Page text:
In my early years, publication of a new book was an event of note! Today, one can hardly keep up with the books being poured forth—even at a time when prognosticators claim that the printed page will give way to digital images.
Occasionally, however, there is still a book published that deserves real, actual attention. Elizabeth Nickson has accomplished the feat with release of her book “Eco Facists”.
Nickson has strikingly described the war on our western civilization by rabid environmentalists.. Published by Harper Collins, Nickson’s book pointedly calls out the corporate environmentalists who daily finance the demise of rural America. She graphically, dramatically, but down to earthly, explains their under and over the counter activities that are driving ranchers, farmers, miners, loggers and small town businesses and societies from their heritage.
Nickson traveled thousands and thousands of miles so that she could actually see the devastation of the land and natural resources caused by environmental organizations. She spoke at length with human beings whose lives, fortunes and dreams are being shattered by heavily funded organizations that spare no cost in fighting to control the land and water in our nation.
She walked the walk with activists fighting to resist a take-down of private property and civil rights by government agencies propelled forward by richly endowed environmental organizations. The Nature Conservancy, the Sierra Club, the World Wildlife Fund, American Rivers, Defenders of Wildlife, and the Wilderness Society are all involved in the strategy of lobbying government agencies toward action that ignore the human environment. Some of these organizations are staffed by concerned, ethical individuals; some are staffed by radicals who care not at all for the rights of individual human beings. The former may truly believe they are doing a service by buying up and “protecting” land and water resources; the latter are knowingly attacking property rights and the traditional economy of the natural resource industry that forms the backbone of our rural America. Both are striking at the heart of American rural life.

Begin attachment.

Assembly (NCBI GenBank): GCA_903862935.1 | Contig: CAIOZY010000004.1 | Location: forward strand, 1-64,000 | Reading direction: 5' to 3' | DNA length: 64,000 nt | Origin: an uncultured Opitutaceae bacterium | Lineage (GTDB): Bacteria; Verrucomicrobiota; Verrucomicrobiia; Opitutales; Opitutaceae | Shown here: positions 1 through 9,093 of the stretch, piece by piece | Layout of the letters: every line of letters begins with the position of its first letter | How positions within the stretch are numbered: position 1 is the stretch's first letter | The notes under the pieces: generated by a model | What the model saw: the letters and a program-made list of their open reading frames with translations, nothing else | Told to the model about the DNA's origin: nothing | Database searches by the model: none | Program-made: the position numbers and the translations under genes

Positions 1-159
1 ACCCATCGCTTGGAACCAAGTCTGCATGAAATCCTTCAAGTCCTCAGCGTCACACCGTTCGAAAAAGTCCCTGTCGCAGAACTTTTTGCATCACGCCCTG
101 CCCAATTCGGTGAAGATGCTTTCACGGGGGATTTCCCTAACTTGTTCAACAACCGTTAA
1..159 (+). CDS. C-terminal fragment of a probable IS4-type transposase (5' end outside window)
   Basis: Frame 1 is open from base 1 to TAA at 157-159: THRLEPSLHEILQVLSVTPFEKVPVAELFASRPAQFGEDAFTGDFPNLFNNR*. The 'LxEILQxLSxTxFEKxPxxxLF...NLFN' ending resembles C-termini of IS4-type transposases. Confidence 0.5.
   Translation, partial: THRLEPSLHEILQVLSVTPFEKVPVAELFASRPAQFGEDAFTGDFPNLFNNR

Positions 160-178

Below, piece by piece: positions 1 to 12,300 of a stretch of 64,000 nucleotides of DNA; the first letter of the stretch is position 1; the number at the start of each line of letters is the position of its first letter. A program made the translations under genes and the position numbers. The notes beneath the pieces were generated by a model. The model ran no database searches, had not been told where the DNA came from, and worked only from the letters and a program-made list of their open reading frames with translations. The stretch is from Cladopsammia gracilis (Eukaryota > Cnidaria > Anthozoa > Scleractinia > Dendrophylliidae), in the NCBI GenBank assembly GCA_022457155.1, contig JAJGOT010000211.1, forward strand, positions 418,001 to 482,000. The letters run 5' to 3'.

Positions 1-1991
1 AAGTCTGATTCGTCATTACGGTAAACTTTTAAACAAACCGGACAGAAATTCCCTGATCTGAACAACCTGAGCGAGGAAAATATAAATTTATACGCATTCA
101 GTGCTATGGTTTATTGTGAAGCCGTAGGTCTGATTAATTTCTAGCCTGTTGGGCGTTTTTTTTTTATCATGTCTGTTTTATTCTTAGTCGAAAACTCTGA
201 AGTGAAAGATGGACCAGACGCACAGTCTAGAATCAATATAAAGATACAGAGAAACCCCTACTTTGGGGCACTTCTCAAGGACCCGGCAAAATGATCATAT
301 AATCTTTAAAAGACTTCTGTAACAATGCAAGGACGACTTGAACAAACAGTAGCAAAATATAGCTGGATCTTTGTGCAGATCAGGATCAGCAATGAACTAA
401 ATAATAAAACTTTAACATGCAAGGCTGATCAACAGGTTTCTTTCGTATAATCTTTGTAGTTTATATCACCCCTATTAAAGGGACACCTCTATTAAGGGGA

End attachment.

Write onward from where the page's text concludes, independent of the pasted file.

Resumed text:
Nickson has ably documented that the well-funded environmentalists buy up land so that they can control the water that is critical to life in all rural areas. She shows that often these organizations turn such land over to the government for restrictive regulatory control. When that transfer of ownership occurs, at least two economic adversities result: land is removed from the tax rolls that provide revenue for local government services, and an economic management burden is placed on a federal government already mired in debilitating debt.
The widespread, ravaging fires of 2012, destroyed federally owned and managed forest and range lands. Management agencies failed to properly manage those lands. Their failures result from shortage of funds, a plethora of activist federal judges who micro-manage federal lands to the detriment of loggers, miners, ranchers and farmers, and a formal education system that produces advocates of preservation to the exclusion of active management.